Instructional Input and Modeling: During this stage the teacher facilitates discussion to invent a concept similar to: A transfer of energy from a battery through the bulb must include a continuous path (closed circuit) with the following parts of the objects in the path (only once): 1) top of the battery, 2) bottom of the battery, 3) threaded side of the bulb, and 4) bottom of the bulb. To do this one of two strategies can be employed (depending on the students' previous response). If there were many drawings the strategy would be to eliminate drawings that are considered the same and ones that do not close the circuit. If there were few drawings then the strategy would be to add more drawings. This can be done by asking how the objects could be moved and still cause the bulb to light. If a student challenges a drawing then have a student create the circuit for justification (modeling). When there appears to have been enough data presented then restate the objective and have students mark all the places where the objects touch each other. At this point the students or the teacher can write an operational definition similar to the one already stated.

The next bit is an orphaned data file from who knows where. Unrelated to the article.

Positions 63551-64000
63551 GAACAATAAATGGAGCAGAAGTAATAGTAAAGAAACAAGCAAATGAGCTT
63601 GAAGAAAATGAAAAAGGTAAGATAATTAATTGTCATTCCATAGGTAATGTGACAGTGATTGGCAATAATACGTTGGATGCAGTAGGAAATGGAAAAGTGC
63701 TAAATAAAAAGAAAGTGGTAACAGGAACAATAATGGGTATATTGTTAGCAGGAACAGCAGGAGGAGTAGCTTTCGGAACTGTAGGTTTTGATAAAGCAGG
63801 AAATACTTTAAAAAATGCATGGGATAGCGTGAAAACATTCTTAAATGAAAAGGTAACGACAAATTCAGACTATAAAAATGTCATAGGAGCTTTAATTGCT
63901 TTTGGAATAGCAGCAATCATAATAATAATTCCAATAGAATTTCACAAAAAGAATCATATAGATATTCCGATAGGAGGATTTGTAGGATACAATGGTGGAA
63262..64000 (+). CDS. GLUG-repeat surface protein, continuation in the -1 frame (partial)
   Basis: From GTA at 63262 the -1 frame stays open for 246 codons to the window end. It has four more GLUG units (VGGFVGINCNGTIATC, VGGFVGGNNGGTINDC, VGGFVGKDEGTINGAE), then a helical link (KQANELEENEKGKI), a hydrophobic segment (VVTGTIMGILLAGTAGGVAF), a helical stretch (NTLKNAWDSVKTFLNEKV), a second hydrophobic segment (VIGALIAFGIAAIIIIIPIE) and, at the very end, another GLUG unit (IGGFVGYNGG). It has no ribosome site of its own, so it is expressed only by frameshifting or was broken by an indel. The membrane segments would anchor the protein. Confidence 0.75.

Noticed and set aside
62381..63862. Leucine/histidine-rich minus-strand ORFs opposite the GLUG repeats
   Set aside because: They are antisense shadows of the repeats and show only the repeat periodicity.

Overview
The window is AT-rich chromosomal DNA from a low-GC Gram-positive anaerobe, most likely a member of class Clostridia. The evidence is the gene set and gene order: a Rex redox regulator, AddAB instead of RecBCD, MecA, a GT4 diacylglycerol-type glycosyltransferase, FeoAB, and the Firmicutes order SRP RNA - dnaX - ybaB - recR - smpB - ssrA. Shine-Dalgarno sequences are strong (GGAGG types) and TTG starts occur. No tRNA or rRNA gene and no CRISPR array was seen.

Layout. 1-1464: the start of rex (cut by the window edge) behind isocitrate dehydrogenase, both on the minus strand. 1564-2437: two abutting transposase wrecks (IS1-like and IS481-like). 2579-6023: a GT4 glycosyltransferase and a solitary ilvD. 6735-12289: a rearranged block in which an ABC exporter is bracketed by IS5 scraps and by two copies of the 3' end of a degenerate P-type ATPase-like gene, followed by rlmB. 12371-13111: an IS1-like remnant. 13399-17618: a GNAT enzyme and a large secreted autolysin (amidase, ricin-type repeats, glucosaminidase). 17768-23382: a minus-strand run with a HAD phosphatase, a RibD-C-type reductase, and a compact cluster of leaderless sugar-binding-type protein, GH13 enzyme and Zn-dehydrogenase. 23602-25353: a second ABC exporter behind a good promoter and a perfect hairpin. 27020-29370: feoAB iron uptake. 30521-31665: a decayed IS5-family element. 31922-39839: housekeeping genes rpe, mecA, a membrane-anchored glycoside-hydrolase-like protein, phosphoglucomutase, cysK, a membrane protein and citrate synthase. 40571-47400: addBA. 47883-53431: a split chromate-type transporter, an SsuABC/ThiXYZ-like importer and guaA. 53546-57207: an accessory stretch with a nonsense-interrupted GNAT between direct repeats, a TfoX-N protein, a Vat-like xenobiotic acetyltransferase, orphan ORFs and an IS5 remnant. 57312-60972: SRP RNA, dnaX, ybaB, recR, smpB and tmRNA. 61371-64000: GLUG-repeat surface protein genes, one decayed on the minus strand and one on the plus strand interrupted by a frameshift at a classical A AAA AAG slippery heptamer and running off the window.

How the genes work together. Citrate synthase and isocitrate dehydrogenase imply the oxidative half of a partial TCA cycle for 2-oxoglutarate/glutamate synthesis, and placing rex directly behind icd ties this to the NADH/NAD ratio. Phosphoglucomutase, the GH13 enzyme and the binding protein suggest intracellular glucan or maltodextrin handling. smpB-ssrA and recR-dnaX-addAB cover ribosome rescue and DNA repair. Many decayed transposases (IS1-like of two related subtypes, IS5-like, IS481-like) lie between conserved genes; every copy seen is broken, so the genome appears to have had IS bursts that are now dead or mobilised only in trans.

Check for understanding: Have the students write the operational definition into their lab book in their words along with a picture. Then give them some examples of circuits and ask if they are closed circuits. Ask them to support their answer using the definition that is in their lab book. Some examples might be putting the bulb on the bottom of the battery and placing the bulb with the spirals touching the top or bottom of the battery. When all the students appear to understand it is time for the next step.
Guided practice Give the student a worksheet with some different circuits on and have them predict if the first example would be closed or open. Call on a students and have them demonstrate to the rest of the class how they would check to see if their prediction was correct.
Independent practice: Have the students finish the rest of the worksheet at school or you might try one of the following. Challenge students to give examples of how their definition can be used at home Have the students create a different circuit and explain why it did or did not work. Have students explain how a flashlight works, any electronic object, or electrical wiring in homes.